“All human beings are unique and in the process of living, nature demands that this uniqueness be expressed. “
– Alden Dow
Alden Dow was chosen as the church architect and asked to be creative in the design of the new building. The committee didn’t want it to be just another standard church building, but one that would present a challenge to the congregation.
Dow was born to Herbert and Grace Dow, the founders of Dow Chemical Co., in Midland, Michigan in 1904. He studied engineering for three years at the University of Michigan and then transferred to Columbia University to study architecture. He graduated there in 1931.
He and his wife, Vada Bennett, studied architecture with Frank Lloyd Wright at Taliesin in Spring Green, Wisconsin in 1933 and then formed his own design firm in Midland in 1934.
He is known for his contributions to the style of Michigan Modern and he designed more than 560 projects—residences, churches, schools, civic and art centers and commercial buildings. Shortly before his death in 1983, he was named architect laureate of Michigan.
Dow followed Frank Lloyd Wright’s organic architecture style in which a building should:
- Be inspired by and blend in with its setting in nature (i.e. #1 consideration is location)
- Grow out of the site and be unique
- Celebrate the spirit of youth, play & surprise
Dow’s design philosophy flowed from his philosophy of life which valued individual creativity and sought balance between “individual rightness” (love for what you are doing) and “social rightness” (keeping peace in the family.) He believed lasting designs must “be honest, have humility, and possess enthusiasm”, ““A work of art must bear the mark of human care” and “a well-designed space can help a person be more creative and more productive.”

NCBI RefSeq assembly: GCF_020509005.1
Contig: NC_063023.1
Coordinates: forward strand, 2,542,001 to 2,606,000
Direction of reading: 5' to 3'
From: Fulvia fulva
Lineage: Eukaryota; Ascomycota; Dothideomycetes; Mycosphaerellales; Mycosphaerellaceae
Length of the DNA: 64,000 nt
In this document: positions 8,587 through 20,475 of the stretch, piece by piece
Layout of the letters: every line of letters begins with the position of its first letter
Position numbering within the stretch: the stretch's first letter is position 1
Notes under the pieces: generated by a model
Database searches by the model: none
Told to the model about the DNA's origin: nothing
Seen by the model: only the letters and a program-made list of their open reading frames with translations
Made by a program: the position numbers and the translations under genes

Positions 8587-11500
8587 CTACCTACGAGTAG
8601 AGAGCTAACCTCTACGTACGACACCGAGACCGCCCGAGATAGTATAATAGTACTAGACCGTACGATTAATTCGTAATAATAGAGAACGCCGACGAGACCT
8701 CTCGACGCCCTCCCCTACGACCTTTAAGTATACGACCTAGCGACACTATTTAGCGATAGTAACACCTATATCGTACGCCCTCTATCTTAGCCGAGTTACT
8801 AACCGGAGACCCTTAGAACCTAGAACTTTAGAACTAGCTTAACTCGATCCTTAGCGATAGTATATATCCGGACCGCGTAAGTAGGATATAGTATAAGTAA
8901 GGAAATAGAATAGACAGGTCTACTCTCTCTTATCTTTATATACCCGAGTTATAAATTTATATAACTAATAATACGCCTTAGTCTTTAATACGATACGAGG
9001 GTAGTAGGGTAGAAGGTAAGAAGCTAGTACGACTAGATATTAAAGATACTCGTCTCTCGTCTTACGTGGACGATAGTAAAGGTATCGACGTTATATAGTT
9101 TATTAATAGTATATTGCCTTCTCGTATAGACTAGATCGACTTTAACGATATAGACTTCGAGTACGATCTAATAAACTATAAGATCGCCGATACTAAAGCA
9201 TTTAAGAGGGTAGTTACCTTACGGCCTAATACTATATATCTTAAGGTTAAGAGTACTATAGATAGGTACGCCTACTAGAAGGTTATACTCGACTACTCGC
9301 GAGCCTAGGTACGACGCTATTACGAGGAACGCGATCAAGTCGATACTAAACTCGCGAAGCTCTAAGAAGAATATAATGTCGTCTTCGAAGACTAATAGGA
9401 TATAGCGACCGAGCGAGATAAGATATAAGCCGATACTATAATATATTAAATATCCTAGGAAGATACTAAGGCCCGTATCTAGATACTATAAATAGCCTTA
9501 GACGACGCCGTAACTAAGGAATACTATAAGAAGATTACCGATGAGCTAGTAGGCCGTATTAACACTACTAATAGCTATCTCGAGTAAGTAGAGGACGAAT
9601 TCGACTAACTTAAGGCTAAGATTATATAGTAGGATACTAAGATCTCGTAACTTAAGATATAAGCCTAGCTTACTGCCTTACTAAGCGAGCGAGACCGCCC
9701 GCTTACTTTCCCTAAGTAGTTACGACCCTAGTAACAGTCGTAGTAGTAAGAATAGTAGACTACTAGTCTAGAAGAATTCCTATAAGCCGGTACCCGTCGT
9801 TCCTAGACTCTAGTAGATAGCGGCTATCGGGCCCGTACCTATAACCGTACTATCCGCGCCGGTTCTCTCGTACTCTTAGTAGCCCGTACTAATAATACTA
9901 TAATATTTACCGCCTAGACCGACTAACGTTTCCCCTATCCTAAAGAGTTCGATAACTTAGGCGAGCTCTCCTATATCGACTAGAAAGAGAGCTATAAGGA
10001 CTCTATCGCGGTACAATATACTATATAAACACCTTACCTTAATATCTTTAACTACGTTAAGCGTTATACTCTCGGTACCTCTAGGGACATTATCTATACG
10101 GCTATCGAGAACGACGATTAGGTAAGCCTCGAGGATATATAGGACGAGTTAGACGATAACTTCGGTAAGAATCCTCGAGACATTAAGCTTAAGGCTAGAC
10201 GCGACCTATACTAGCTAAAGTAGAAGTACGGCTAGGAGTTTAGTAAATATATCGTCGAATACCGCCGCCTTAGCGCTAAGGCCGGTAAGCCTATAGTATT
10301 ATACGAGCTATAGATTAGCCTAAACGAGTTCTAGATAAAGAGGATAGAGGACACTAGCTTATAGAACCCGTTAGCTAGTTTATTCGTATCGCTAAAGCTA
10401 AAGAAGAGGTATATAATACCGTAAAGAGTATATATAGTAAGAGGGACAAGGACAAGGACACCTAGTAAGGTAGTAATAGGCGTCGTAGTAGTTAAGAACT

Features of Dow’s Organic Architecture and Composed Order include:
- “Spaces flow together without unnecessary doors or partitions to isolate one room from another”
- “Strong, visible geometry resembles crystalline forms found in nature as it unfolds from one room to the next”
- Large areas of glass and wood
- Low ceilings in entrances force people to walk farther into the building
- Rooms are not “simple rectangles where all can be understood at first glance…and have “no lasting appeal. A line always needs something at its end to hold your attention.”
- Craftsmanship, honest construction, unity of design, beauty, function and simplicity
- “Gardens never end and buildings never begin…”
- Balance of subjective and objective forces
- Harmony of sensory contrasts
- Unity of fact and feeling
- The integration of potted plants, paintings, sculpture, furniture, and woodwork with all their colors and textures
“The real objective of architecture should be to inspire constructive creativeness in those that use our buildings. This means that our buildings must aim for something more than pure utility. Just as important, and at times even more so, is compatibility…. By this, I mean that a building, in addition to serving its fundamental purpose, must also be compatible with its surroundings, the ground it’s built on, the planting, the people that pass by, the automobile, and finally, the individual person.”
– Alden Dow
Dow also transformed the field of church architecture by combining the best of tradition with a new freshness in the extravagant use of light, color and natural plantings. He said, “Churches should provide an atmosphere for the growth and involvement of the members.”
He further went on to say, “Humility is a kind of collaboration. A building that has humility adds something to the land it sits on and the land in turn contributes to the building…Enthusiasm means ardent pursuit of expression. An entrance to a building is not just a hole in the wall, but an elaboration of forms all saying – ‘This is the entrance.’”